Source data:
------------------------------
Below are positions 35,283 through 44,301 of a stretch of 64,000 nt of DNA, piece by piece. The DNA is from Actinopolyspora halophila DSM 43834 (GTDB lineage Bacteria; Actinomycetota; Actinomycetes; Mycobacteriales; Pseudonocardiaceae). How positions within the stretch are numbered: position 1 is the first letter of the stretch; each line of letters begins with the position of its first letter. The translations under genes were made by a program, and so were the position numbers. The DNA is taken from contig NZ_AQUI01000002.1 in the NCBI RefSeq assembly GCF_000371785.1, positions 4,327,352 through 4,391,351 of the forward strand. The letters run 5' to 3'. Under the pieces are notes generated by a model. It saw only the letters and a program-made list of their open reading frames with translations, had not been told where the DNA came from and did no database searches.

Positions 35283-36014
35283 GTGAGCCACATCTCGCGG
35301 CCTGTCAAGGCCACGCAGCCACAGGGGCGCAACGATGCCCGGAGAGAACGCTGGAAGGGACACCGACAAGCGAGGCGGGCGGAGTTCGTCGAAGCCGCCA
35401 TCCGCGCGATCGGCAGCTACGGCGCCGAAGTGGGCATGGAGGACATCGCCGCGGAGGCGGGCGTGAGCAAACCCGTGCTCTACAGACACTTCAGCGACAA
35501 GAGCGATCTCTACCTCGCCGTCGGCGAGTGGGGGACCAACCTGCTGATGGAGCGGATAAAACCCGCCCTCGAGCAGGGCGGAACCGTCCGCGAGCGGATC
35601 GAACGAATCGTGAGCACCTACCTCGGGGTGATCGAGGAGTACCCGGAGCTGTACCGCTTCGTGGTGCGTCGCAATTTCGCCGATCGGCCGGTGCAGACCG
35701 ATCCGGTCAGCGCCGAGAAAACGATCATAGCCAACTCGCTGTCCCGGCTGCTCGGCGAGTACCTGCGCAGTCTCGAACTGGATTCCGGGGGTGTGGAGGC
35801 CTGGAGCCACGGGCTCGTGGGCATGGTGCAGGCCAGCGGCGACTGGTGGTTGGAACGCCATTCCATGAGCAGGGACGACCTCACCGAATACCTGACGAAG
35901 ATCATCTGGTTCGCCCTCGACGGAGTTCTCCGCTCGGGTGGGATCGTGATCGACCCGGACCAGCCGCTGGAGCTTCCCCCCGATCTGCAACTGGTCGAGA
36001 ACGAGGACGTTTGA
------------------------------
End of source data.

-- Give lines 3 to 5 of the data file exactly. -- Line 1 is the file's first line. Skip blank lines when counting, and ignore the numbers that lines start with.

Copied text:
35283 GTGAGCCACATCTCGCGG
35301 CCTGTCAAGGCCACGCAGCCACAGGGGCGCAACGATGCCCGGAGAGAACGCTGGAAGGGACACCGACAAGCGAGGCGGGCGGAGTTCGTCGAAGCCGCCA
35401 TCCGCGCGATCGGCAGCTACGGCGCCGAAGTGGGCATGGAGGACATCGCCGCGGAGGCGGGCGTGAGCAAACCCGTGCTCTACAGACACTTCAGCGACAA